An important part of my work concerns the “settings” in which we lead our lives. Settings are both physical and social spaces; they are the main “nodes” in our lives: home, school, workplace, park, marketplace, neighbourhood, city, and special places such as hospitals and even prisons.
The importance of these settings is, as Sir Winston Churchill once remarked of the British Parliament buildings: “First we shape our buildings, then they shape us.” So we try to create healthy settings, in the hope and expectation that we will thus make the healthy choice the easy choice for those who inhabit them.
In the 1990s, I was a partner in Planetree Canada, an attempt to bring the Planetree concept to Canada from the U.S. Planetree is a non-profit alliance of hospitals in the U.S. and some other countries dedicated to creating healthy hospitals for patients and staff. It started in 1978 due to the experience of Angelica Theriot, an Argentine living in San Francisco.
She had some serious medical problems and received excellent clinical care, but was appalled by the poor human quality of her experience. She resolved to make hospitals more humane and patient-centred, and founded Planetree.
I had the good fortune to visit the first Planetree unit at Pacific Presbyterian Hospital in San Francisco in 1986, in company with the architect who had designed it. I was impressed, and the concept stayed in my mind, although it was a decade or so before I started to work on Planetree Canada.
When I did, I would begin all my workshops with four simple questions: First, can I get a good night’s sleep in your hospital? Second, do you have the healthiest food in your community? Third, are you the healthiest workplace in your community? Fourth, are you the most environmentally responsible corporate citizen in your community?
Obviously, the answer to all four should be yes; as the “temple of healing” in the community, the hospital should be a model healthy setting. But in fact, it was rare that even a small number of the participants — whether hospital staff, managers or the public — said yes. The usual response was discomfort, some giggling, even outright laughter.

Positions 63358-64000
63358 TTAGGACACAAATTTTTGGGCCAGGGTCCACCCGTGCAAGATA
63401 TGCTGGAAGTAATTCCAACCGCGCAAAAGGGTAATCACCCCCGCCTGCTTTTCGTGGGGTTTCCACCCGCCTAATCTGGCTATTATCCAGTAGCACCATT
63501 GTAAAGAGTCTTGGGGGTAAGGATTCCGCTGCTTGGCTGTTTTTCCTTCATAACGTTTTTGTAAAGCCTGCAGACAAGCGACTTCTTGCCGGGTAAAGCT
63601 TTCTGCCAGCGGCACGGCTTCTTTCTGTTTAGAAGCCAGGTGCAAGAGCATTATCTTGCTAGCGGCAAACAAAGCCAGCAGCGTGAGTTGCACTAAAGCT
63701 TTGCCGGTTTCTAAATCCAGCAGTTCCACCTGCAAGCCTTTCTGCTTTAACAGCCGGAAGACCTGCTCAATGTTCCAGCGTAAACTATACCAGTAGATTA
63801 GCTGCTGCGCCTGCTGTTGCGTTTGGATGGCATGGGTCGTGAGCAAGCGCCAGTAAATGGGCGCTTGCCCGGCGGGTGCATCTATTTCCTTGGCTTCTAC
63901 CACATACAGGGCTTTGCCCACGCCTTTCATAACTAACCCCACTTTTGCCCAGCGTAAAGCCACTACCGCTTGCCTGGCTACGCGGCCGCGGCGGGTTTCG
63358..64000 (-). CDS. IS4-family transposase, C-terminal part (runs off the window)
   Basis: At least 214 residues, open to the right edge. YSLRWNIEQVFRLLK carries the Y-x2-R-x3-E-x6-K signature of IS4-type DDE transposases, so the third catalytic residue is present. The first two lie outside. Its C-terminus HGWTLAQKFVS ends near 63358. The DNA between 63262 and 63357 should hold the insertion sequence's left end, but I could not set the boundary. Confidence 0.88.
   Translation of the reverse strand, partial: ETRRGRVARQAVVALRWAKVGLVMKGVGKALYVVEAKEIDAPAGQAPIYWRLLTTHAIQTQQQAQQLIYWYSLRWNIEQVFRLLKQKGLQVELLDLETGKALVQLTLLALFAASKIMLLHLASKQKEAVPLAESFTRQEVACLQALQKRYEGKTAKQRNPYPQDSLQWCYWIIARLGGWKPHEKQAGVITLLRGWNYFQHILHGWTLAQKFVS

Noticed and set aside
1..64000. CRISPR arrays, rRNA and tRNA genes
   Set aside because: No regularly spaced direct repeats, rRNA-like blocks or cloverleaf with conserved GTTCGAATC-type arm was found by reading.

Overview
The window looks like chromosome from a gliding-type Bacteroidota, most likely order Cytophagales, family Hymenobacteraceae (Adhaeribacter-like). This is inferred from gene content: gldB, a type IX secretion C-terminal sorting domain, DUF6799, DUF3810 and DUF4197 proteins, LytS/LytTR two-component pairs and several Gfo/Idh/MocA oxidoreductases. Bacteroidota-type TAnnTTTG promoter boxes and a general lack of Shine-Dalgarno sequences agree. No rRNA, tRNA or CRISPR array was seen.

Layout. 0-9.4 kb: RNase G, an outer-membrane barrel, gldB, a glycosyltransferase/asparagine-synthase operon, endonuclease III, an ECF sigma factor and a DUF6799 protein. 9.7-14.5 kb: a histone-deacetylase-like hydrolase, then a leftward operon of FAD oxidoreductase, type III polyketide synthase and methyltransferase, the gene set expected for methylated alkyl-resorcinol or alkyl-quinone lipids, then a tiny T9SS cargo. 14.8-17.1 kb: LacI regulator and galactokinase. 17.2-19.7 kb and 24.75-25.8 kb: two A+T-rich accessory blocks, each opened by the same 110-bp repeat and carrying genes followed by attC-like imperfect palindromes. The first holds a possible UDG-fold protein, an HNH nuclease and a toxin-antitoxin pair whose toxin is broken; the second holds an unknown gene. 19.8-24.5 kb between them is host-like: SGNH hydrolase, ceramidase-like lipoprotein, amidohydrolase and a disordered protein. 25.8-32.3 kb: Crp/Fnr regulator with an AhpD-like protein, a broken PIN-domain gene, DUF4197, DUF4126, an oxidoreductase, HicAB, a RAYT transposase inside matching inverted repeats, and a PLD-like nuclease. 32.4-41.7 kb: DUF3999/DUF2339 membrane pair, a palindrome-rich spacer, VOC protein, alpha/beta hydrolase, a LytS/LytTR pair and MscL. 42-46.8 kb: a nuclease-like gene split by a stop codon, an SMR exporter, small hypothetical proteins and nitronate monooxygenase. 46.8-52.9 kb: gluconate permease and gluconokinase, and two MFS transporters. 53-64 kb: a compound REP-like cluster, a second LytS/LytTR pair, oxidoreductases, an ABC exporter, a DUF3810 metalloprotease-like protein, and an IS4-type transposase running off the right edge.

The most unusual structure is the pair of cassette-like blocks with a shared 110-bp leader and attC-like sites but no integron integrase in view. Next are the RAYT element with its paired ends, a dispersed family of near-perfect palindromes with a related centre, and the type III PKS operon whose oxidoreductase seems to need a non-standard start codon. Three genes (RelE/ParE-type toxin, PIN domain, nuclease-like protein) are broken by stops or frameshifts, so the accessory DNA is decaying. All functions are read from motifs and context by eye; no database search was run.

So what is wrong with this picture? Why can’t a patient get a good night’s sleep in hospital? After all, what is more healing than sleep when you are sick? Why does hospital food have such a poor reputation? What is more important than delicious, healthy food? And surely a hospital should not be harming the environment, when we know that in doing so it is indirectly and sometimes directly harming well-being in the surrounding community.
But what is particularly disturbing is how unhealthy the hospital is as a workplace. Graham Lowe, a workplace health expert and professor emeritus at the University of Alberta, reported in 2002 that in Canada, nursing, technical and support staff in health care had the highest number of days lost due to personal illness or injury of any occupation, double or more the national average.
The now-discontinued Occupational Health and Safety Agency for Health Care in British Columbia noted in 2004 that the risks they faced were from infectious diseases, violence from patients or residents with dementia, allergic reactions from chemical agents, and strains and injuries associated with patient-handling. The agency later cited a 2005 Statistics Canada study of the work and health of nurses, noting:
“Health-care professionals gave the lowest rating on questions related to a healthy and supportive work environment, [and] health-care professionals ranked the lowest of all on trust in their employer, commitment to their employer, workplace communication and decision-making influence.”
This is not just an issue for nurses; this is an important safety concern for patients and their families. How can nurses and other hospital staff be expected to provide high-quality patient care under such circumstances? Add to that the trend in some places to 12-hour shifts for nurses — a recent U.K. report notes that nurses working such shifts are “more likely to report poor-quality care, poor patient safety and more care left undone” — and we have a major problem on our hands.
Next week, I will delve further into these issues and suggest some remedies.
Dr. Trevor Hancock is a professor and senior scholar at the University of Victoria’s school of public health and social policy.